CakeMalthouse Theatre and Vitalstatistix
27 September 2007
Tower Theatre, CUB Malthouse
There are two types of people in this world. Those who will devour a cake the moment they have it in their hands and those who will keep the cake and look at the cake and save the cake. Cake satisfies those who want instant gratification and those who like to savour the details.
Cake was developed through Vitalstatistix’s commission program. Vitals are based in Adelaide and are Australia’s only full time women’s theatre company. Having two years to perfect the recipe has created an original powerful, atmospheric and engaging production. The ingredients of dancer, performer, designer and musician can all be tasted, but none dominate the result.
The final Cake is scrumptious. When you think it’s just going to be filled with cheap cream and cake jokes, you find new layers of dark ganache, light and crisp meringue, bitter-sweet marzipan, intoxicating brandy soaked apricots and finally the sobering piece of cardboard reality at the bottom.
Nostalgic, yet complex, it’s about desire, emptiness and distraction and our need to fill our lives and our selves with something that’s going to satisfy.
The text is poetic and heightened, but anything else would seem wrong in their world. It’s balanced with songs and music and cake puns that are as cheap, but irresistible as a chocolate doughnut. Of course a torte would retort!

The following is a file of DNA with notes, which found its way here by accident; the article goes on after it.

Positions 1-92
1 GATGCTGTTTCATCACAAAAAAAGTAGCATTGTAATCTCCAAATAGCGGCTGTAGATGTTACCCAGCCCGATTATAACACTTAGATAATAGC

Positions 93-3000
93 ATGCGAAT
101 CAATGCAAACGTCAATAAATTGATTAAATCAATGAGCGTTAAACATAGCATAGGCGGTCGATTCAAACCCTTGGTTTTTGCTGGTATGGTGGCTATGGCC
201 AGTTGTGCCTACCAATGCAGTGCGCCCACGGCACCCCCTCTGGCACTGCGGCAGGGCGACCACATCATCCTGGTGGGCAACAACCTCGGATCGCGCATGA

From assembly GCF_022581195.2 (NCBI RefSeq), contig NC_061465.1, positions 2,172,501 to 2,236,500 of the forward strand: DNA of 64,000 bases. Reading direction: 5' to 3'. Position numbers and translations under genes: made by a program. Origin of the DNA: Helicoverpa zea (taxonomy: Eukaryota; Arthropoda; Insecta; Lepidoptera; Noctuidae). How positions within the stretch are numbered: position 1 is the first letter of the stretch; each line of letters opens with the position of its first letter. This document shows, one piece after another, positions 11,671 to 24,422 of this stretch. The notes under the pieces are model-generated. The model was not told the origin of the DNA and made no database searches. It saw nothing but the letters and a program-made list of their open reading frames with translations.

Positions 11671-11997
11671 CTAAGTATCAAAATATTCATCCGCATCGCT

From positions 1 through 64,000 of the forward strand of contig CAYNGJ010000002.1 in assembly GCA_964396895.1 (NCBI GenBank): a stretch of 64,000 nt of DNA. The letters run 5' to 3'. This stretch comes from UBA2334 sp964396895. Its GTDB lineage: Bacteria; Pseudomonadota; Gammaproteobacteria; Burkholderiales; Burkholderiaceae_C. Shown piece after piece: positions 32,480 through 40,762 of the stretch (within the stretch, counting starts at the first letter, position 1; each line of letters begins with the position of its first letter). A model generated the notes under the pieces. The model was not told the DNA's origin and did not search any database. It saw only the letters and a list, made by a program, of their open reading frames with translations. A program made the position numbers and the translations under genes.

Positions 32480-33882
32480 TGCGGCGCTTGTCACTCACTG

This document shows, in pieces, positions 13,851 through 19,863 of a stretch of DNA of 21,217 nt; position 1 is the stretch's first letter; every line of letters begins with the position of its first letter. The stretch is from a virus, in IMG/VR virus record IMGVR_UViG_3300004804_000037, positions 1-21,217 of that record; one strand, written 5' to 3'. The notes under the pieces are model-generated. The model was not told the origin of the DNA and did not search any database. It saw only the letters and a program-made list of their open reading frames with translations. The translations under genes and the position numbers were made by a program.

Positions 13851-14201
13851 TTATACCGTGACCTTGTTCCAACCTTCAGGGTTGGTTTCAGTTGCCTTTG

Astrid Pill’s performance is fluid and free, but always intricately controlled. She captures the audience and never lets them go. Zoe Barry supports musically and offers a continual and changing reflection of Astrid. Barry’s composition is the raspberry coulis and king island cream to Astrid’s mud cake.
And there are cake puns, cake metaphors, cake references and real cakes. Some of the audience even get given cake. Some ate them instantly, but most held them for the whole show. You can (and should) eat the cake.
If you don’t get a snack, just enjoy the vicarious journey from lamingtons to strawberry and walnut strudel. Even those hideous South Australian frog cakes get a mention. If you’ve never had one, they are real and green and really as nasty as they sound.
This review originally appeared on AussieTheatre.com.